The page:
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Personal, Portable, Multifunction-Devices and School Libraries

School Library Association of Queensland and the International Association of School Librarianship Conference incorporating the International Forum on Research in School Librarianship,


To maximise learning value from one-to-one programs in schools, computing devices need to be personal, portable and multifunctional. It is likely that shared devices will not be as effective. The increased access provided by one-to-one devices creates great opportunities for school librarians to support their school technology directions and to implement 21st century information literacy and reading promotion programs. Increased access will mean greater utilisation and demand for online resources. The key factor in the success of one-to-one programs is teacher implementation of appropriate pedagogies. Teacher-librarians have the chance to provide leadership in pedagogies that most effectively utilise these devices to improve learning outcomes. If we consider how ipods have revolutionised the music industry, what are the implications of personal, portable, multifunction-devices (PPMs) for learning and school libraries? Increasingly, the anecdotal and research experience is that learning needs to be continuous, not discontinuous and a personal part of a student's learning life. If a teacher has to book a computer lab or book a laptop trolley, there is discontinuity--learning stops and starts, and there is no ongoing personal relationship with the learning device. Computing devices need to be integrally blended into learning, both inside and outside the classroom. Learning can benefit from the example of the mobile phone, one of the most successful information and communication technologies of the last 30 years--mobile phones are personal, portable, and multifunction; and today have wireless web access. Such learning devices need to meet the majority of a student's daily learning needs, such as: (1) word processing; (2) printing; (3) information retrieval (searching, textbooks, accessing school learning management system); (4) video, camera and sound recording; (5) communication (email, collaboration); (6) tools--software; (7) connection to their learning networks (moodle, online textbooks); (8) access at home and school and elsewhere (wireless); and (9) can be personally adapted to the student. Learning theorists from Dewey to Vygotsky to Seely Brown see learning as a personal process in a social context. Personalisation makes learning flexible, adaptive and student centred. Learners become co-producers. Personalisation of learning devices also comes from their size, connectivity and "belonging" to the user (State Govt. of Victoria, 2009). Thus, a ratio of one-to-one computers may be insufficient to improve learning outcomes. Students and staff need to have their "own" personal, portable multifunction-device. For school libraries this means an opportunity to attain an increasingly important role as their school communities' gain increased access to information, with all its associated implications and challenges. (Contains 3 figures and 4 tables.)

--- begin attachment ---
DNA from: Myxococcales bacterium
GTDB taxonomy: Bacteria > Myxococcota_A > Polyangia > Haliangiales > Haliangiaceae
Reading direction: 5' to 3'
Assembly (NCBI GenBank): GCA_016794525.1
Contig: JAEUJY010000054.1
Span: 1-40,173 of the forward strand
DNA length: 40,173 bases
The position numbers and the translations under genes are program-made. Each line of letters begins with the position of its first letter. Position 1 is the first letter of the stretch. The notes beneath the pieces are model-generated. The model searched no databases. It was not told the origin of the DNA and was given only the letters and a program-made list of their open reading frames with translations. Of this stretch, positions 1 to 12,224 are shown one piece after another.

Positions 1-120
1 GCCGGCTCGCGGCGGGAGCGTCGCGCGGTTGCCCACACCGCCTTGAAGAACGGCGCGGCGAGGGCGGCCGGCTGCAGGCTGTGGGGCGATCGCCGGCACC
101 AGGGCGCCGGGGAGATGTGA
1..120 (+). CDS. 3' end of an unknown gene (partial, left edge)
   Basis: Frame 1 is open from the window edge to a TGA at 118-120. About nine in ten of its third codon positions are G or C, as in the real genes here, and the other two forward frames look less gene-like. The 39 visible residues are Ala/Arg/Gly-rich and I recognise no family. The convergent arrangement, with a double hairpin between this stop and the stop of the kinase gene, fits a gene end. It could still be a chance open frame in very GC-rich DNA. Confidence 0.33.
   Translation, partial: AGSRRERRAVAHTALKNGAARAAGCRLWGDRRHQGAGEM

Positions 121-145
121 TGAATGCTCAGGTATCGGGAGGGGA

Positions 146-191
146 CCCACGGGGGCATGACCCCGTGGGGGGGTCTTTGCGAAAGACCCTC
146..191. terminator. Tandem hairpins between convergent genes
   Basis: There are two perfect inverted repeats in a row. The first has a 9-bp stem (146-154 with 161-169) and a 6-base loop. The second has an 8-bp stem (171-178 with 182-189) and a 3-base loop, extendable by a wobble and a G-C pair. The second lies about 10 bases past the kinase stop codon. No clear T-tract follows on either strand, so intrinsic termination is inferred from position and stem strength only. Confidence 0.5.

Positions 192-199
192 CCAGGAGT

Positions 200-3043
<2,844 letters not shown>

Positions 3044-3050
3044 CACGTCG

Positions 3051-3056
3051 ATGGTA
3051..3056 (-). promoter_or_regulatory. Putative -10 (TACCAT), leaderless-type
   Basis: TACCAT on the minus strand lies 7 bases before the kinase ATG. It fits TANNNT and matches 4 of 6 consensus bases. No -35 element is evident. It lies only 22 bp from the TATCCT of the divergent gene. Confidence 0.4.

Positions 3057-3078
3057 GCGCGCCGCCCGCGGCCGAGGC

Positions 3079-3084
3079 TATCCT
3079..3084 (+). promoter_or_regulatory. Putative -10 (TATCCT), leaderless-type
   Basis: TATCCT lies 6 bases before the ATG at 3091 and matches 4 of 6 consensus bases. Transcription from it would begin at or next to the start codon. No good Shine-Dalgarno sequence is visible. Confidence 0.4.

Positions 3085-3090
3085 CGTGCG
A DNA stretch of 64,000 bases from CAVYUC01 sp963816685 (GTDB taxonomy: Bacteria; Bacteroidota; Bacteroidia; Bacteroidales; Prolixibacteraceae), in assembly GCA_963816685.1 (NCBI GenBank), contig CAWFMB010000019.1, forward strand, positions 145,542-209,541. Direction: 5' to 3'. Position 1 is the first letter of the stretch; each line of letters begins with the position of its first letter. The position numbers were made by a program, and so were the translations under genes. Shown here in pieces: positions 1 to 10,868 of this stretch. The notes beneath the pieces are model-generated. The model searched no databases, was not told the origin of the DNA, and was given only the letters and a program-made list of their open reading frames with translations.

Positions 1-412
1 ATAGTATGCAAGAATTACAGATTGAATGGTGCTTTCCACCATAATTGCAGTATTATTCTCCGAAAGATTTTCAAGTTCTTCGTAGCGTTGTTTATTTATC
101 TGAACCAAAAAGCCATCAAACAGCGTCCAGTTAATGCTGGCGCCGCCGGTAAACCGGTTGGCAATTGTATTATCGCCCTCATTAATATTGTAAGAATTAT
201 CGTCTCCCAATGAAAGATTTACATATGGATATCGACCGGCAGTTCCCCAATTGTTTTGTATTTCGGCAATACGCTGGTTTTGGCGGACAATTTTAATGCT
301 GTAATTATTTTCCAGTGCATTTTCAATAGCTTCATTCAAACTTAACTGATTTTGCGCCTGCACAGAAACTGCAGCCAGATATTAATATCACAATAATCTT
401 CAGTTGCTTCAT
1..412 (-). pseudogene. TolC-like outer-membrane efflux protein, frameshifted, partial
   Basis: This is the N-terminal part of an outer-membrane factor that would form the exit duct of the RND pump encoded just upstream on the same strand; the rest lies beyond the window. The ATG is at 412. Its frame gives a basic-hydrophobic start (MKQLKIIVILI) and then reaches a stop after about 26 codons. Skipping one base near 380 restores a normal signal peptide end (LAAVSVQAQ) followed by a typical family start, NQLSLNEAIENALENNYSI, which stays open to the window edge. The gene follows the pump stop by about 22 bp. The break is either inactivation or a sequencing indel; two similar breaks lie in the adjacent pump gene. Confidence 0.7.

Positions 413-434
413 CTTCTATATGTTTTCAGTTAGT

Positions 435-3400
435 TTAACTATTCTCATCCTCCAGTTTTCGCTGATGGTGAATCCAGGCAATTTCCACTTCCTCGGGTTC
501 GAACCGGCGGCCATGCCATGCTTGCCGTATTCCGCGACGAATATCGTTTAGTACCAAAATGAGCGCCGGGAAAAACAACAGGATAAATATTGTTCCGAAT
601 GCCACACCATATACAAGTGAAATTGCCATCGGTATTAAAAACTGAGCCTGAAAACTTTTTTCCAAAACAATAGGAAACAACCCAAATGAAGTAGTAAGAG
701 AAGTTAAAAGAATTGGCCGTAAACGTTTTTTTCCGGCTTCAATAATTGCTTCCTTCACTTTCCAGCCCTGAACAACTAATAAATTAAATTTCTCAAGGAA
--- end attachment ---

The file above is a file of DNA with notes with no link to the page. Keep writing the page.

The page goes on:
Weaver, A. (2010). Personal, Portable, Multifunction-Devices and School Libraries. Presented at School Library Association of Queensland and the International Association of School Librarianship Conference incorporating the International Forum on Research in School Librarianship 2010. Retrieved October 14, 2019 from .

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